I was trying to enjoy the drive, but I couldn't because I was constantly having to navigate.  UGH!

In all the conversation, and with the fact that I'm about to pick up my husband and toodle over to yet another new area in another state, I have been feeling an extra dose of compassion for our kids.  I love change and I love "different," but it always has an element of frustration, growth and stretching.  Within that truth, I have to remember I chose to do this!

Our kids didn't choose any of this.  They've been thrown into it, against their will, and they have all of these feelings and issues.  On crack.  Times a gazillion.  We forget that when we're trying to rush out the door.  We can move to another area of the country and crave our Shiner beer, but forget our kids crave their own tastes of home.  We forget that certain things trigger them, maybe even things they have yet to disclose, and they are not reacting or feeling any differently than we would in the same situation.

We forget.  I'm taking a moment to try and remember.


Nobody said...

And you know what's at the end of the windy road, and you know it's fantastic, and totally worth all the stress. Them? Not so much.

Diana said...

I'm one of those with eyeballs rattling out of my head right now. I suspect anyone who's been through a fraction of what we have and has been confronted with the stinging reality check that this gig isn't all unicorns and roses and there isn't always a "happily ever after" at the end of the journey has their eyes rattling out of their heads as well.

And yes, I agree 100% with the international aspect as well. What is really eating at me right now is there are gazillions of social workers out there who can approve families to adopt...and to adopt multiple kids at one time. Precious few of them have actually done this, have NO IDEA what these families are really getting into...and yet they blindly put their stamp of approval on things. Even the last social worker who approved us had only done a family foster adoption thing herself. When we called for help, she told us to do stuff that might or might not work now...but it certainly didn't work 5 years ago when I had a kid who didn't speak a word of English sitting on my shoulders trying to break my neck. Unfortunately for many families who go into this gig with stars in their eyes and their hearts on their sleeves, there's still precious little pre-adoption training happening, and there's even less help available from anywhere once the families get home.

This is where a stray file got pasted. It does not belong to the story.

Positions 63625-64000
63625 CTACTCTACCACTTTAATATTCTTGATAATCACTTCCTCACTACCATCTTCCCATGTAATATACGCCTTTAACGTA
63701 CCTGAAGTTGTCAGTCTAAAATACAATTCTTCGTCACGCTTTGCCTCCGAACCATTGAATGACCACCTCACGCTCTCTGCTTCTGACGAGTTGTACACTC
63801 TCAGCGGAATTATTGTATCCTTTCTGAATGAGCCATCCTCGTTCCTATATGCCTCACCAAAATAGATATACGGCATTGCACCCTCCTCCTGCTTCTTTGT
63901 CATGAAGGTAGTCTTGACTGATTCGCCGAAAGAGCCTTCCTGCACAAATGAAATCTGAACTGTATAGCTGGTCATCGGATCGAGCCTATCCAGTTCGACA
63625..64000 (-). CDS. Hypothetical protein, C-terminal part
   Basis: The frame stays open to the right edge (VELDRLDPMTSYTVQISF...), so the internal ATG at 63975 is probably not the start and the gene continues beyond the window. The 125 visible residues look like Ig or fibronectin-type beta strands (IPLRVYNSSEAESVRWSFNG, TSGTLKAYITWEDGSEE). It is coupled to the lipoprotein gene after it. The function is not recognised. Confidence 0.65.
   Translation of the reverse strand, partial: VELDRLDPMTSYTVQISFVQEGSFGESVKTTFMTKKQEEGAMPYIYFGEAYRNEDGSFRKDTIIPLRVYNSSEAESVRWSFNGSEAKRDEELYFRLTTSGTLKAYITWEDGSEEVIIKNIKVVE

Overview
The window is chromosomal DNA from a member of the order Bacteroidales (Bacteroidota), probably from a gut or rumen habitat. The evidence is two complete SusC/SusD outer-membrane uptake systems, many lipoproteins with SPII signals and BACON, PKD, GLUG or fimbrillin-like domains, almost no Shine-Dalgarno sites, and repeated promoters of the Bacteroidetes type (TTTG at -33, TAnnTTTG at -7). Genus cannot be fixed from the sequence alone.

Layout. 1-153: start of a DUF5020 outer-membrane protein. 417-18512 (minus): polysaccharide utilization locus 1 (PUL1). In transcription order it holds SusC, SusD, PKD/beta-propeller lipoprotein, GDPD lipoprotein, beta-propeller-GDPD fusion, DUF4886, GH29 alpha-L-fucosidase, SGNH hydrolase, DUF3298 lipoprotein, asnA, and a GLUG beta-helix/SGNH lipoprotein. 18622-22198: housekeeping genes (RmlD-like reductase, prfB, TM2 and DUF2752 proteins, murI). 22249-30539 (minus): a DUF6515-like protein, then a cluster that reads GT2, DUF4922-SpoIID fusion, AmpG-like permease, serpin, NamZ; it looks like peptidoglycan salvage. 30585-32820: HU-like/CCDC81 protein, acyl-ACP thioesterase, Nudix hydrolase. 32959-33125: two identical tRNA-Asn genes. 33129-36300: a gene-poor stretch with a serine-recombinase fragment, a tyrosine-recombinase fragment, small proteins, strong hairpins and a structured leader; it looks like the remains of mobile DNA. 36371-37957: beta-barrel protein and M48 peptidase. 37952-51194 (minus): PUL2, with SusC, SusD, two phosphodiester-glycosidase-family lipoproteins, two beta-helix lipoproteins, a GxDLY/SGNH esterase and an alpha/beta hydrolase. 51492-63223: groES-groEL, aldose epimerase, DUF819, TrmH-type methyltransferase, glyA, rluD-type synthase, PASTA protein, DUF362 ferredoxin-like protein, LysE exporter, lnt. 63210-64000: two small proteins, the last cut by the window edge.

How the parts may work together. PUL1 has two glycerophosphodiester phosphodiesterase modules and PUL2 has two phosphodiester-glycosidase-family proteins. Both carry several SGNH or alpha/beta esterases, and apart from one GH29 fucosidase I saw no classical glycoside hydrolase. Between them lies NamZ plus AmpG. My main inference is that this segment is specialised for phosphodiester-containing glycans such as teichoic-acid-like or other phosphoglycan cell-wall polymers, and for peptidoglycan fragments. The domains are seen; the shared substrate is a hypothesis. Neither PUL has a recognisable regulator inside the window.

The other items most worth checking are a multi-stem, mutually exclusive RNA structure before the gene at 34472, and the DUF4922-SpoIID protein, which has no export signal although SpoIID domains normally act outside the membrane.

Thanks for the reminder that my kids are craving their taste of home. I think a jar of pickled herring (usually reserved for special occasions) might just have to end up in our shopping cart today. After all, we are coming up on our 5 year anniversary this week. :-)

fallinginbedford said...

"... we've become "those" adoptive parents we swore we would never become. As always, we understood why others sometimes look at us as anti-adoption or jaded, where we simply see adoption with much more reservation, preparation and strong, firm boundaries."